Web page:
Thank you, Mr. Chairman. I must say that I am sympathetic to the “hold” advocates and the view that we are already accommodative. I think an apt anecdote is a conversation I had in the past six weeks with a cruise line CEO who doesn’t know how to drive his ships but who has in fact been at the helm a couple of times. He said, “When you turn the wheel and nothing happens for several miles, the temptation to keep turning the wheel is overwhelming.” [Laughter] So I do have some sympathy. That said, I am going to support a reduction in the target rate of ¼ percent, effectively alternative B, as I indicated yesterday. I think it is pretty clear that we have a tradeoff between “a little more help to the economy” and “enough for now” and really some shift in our focus to combating inflation.
So let me lay out my rationale for not holding. I think there is still substantial downside risk to the general economy, and it may take quite some time for recovery to materialize. A quarter would help slightly to effect a lower cost of borrowing and, therefore, would stimulate activity, although much of that is really beyond our control. It will be dictated by market forces. I think that halting today versus conceivably halting at the next meeting risks some interpretation as a lack of recognition of the real state of weakness in the economy.
Regarding inflation, I think the core numbers in the first quarter were not overly discouraging, and I have to believe my own forecasts—in many respects, the forecasts I heard— that inflation will soften in the coming months and be consistent with our working view of expectations. I would say, however, that I am concerned that, in the minds of the general public, high prices actually translate into inflation, whether or not the rate of inflation has flattened.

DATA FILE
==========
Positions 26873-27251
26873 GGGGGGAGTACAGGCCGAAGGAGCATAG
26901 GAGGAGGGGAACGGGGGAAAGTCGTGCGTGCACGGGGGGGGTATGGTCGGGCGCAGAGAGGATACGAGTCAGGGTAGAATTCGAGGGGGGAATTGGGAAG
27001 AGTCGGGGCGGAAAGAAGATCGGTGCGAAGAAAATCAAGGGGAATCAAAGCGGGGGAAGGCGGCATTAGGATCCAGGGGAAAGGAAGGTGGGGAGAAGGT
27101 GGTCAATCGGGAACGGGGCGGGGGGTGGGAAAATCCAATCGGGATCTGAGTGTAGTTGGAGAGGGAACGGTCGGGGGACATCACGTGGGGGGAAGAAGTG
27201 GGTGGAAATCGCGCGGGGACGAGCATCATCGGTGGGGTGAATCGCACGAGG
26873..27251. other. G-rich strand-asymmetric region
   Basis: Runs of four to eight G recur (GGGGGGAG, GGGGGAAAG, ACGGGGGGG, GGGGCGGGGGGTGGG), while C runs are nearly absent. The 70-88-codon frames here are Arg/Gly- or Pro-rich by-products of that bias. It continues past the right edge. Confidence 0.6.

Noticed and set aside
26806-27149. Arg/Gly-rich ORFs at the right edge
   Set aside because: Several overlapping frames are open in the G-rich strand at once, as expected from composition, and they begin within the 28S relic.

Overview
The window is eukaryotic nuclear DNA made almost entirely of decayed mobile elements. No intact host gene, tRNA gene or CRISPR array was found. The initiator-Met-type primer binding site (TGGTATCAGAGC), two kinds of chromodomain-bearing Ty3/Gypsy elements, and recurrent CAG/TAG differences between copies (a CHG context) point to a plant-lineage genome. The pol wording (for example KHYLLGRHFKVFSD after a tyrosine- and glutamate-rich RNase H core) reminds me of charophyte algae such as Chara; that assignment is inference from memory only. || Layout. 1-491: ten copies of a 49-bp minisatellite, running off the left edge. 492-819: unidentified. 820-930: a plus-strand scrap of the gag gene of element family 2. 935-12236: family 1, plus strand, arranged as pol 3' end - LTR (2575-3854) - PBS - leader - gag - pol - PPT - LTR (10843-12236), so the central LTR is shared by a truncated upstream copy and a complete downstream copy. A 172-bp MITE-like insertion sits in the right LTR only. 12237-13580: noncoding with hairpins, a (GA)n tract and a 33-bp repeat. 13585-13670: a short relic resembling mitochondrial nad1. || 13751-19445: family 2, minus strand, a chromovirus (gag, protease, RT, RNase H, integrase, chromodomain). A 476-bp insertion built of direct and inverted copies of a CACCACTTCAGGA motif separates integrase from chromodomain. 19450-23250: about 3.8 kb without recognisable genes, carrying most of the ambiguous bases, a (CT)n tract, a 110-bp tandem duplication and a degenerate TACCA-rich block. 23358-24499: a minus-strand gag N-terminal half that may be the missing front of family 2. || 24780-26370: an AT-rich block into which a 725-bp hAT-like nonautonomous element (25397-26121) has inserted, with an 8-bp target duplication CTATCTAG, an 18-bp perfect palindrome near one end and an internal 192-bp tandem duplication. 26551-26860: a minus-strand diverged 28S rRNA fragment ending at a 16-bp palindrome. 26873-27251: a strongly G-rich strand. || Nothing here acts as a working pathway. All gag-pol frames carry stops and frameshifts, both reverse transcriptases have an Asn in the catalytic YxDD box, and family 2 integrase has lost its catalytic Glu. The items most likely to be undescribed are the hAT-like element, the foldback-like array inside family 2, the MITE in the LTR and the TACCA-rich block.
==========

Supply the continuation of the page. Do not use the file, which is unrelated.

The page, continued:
As I have suggested, I am inclined to pause after this move, provided that the incoming data are not too adverse and too divergent from expectations, but with the caveat that I think a lot of shock risk is still out there and we have to remain flexible to deal with surprises. Holding or signaling a pause may help the housing market a bit by starting to construct a bottom, as borrowers or buyers begin to perceive that they shouldn’t expect any further rate cuts from us.
Regarding the statement, I think the rationale section in alternative B is appropriate to the situation that we face. Section 3 is a realistic acknowledgement of inflation trends and risk. I gather that, with the changes in section 4, the question was whether or not to signal a pause or an inclination to pause, and I tend to agree with a more cautious, less committal approach of the proposed language—what yesterday was called a “soft” pause. So I am, on balance, quite happy with the language in alternative B. Thank you, Mr. Chairman.